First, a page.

Zombie has always had issues with his writing, but this is surely his biggest flop. He doesn't have enough faith in his characters to allow them to command the screen for very long. Heidi is one of his more interesting female roles, but he doesn't take advantage of her strengths. Zombie's dialogue is rather awkward, since the majority of it doesn't sound genuine. Multiple lines are filled with unintentional humor, which ultimately harms the desired tone. It feels as if this writer/director didn't follow a clear screenplay. The Lords of Salem suffers from its poor dialogue, but its ending will surely bother numerous audience members. It finishes on an unsatisfying note, which will leave a lot of viewers angry as the credits begin to roll. There's some interesting buildup, but it doesn't lead anywhere particularly interesting.

This writer/director is known for casting his wife, Sheri Moon Zombie, in every movie he makes. The Lords of Salem is no exception, as she stars as Heidi Hawthorne. This is her most serious role by far, but she still lacks a certain charm on screen. She looks the part, but she doesn't have the emotional depth to accurately portray this character. The supporting cast didn't seem to take this project seriously, since Sheri Moon Zombie appears to be the only cast member who put forth any effort. However, there aren't very many opportunities for these actors to shine. There are some recognizable faces, but the material hinders them from being very interesting. I don't expect great acting from a Rob Zombie flick, but some of the delivery is absolutely horrible.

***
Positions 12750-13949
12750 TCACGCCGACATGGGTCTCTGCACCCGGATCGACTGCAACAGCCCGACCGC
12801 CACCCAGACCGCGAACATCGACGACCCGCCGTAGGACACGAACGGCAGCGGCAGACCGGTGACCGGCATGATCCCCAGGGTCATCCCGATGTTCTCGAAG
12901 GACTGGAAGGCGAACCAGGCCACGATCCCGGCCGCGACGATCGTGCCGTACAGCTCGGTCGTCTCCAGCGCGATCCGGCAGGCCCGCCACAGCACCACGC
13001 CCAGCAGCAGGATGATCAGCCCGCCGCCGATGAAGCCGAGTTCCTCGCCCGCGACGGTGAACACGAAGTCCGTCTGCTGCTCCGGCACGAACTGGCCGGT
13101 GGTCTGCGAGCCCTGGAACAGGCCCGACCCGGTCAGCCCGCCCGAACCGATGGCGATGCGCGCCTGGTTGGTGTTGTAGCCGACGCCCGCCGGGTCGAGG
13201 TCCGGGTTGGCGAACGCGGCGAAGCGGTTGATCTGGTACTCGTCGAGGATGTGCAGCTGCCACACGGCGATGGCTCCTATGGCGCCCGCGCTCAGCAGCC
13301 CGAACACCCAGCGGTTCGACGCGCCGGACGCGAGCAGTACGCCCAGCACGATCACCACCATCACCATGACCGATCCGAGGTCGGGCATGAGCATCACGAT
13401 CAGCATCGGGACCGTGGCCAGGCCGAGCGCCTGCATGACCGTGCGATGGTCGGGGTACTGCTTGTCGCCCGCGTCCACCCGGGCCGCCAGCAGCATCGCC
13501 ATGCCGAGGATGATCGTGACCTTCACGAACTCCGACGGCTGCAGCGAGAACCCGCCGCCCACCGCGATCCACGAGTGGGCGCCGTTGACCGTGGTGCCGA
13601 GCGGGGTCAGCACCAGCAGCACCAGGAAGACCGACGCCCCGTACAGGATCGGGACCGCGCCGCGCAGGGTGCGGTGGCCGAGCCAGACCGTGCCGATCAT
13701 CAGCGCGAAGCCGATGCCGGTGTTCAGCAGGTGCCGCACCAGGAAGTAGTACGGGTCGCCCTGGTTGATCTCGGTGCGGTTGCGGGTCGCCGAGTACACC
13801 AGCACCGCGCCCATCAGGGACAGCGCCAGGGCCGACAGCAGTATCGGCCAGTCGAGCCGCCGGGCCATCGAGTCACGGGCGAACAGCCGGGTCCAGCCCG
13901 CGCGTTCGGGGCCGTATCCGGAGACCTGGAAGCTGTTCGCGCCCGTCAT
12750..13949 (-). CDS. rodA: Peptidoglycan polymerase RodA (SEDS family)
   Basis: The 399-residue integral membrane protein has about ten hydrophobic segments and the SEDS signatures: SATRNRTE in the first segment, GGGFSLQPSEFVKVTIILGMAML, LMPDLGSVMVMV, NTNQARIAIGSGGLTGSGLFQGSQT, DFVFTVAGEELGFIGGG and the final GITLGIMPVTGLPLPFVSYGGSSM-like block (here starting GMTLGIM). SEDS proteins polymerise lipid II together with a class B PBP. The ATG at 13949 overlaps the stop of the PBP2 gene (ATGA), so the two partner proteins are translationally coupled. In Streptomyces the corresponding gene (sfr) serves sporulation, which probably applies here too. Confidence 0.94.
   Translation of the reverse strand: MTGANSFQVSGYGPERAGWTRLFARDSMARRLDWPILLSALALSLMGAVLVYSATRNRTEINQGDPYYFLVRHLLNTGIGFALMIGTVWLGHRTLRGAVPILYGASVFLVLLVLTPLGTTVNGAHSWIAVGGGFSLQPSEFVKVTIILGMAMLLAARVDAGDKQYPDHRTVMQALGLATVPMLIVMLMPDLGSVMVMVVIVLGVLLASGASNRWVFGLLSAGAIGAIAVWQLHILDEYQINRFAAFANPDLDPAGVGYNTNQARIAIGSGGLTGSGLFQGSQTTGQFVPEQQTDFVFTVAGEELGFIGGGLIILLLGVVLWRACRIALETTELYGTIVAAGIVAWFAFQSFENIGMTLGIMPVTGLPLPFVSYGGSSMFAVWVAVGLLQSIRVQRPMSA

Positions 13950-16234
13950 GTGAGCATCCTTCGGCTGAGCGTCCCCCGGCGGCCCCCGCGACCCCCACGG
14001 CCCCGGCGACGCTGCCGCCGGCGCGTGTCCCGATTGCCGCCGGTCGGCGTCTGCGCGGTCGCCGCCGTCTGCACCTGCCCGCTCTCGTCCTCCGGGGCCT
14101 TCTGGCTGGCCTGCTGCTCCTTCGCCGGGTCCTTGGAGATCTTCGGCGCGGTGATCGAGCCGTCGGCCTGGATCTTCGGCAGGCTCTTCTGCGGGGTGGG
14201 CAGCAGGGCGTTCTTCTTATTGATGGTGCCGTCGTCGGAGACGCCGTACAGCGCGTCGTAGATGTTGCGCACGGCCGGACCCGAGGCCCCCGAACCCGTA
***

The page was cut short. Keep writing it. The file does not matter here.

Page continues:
Despite the small budget, a lot more attention has been directed towards the visuals. The Lords of Salem is grainy, dark, and atmospheric. Rob Zombie utilizes the gloomy colors to his advantage, especially through the dream sequences. He twists dreams with reality quite well. He's a better director than he is a writer. However, the final act pushes the envelope by becoming a full-fledged rock music video. This technique of filming becomes distracting and bothersome. You'll find yourself wishing that Zombie didn't stray from the style he conveyed through the remainder of the feature. He has an eye for disturbing visuals, but this feels like an experimental piece of cinema. It will be interesting to see how his directing style develops over time.

This horror flick lacks thrills and chills; it chooses style over substance. Surprisingly, The Lords of Salem will even divide Rob Zombie fans. Even though it has an intriguing premise, the screenplay is an absolute mess. Heidi receives some character development, but Zombie doesn't hold any faith in her ability to carry the feature. The narrative becomes increasingly confusing, especially with the flawed pacing. There is a lot of buildup, but the ending doesn't seem to be worth the climb. The Lords of Salem simply isn't able to deliver what it promises. Skip it.